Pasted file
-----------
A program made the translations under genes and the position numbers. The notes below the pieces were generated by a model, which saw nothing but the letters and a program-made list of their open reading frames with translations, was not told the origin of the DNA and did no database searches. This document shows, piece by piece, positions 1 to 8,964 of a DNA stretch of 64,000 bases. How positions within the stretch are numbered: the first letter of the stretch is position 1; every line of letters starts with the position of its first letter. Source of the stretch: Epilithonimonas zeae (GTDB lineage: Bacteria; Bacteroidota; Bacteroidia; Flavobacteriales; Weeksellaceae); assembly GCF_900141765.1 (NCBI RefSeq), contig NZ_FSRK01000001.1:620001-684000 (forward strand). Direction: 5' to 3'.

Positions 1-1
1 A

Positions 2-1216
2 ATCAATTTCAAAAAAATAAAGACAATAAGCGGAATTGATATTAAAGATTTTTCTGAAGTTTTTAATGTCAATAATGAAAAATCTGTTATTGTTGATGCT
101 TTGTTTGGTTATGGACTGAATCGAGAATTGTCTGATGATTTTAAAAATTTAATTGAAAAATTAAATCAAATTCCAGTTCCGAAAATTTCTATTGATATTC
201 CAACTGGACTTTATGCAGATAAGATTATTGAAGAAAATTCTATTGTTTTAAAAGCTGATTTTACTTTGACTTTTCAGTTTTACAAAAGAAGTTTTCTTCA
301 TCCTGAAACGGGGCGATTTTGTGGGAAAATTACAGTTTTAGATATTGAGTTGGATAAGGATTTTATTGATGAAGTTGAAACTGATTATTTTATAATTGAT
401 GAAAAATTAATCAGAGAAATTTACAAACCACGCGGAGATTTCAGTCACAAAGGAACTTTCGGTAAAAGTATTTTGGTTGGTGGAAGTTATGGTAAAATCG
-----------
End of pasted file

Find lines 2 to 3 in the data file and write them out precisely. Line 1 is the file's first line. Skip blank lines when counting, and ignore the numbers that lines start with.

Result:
Positions 1-1
1 A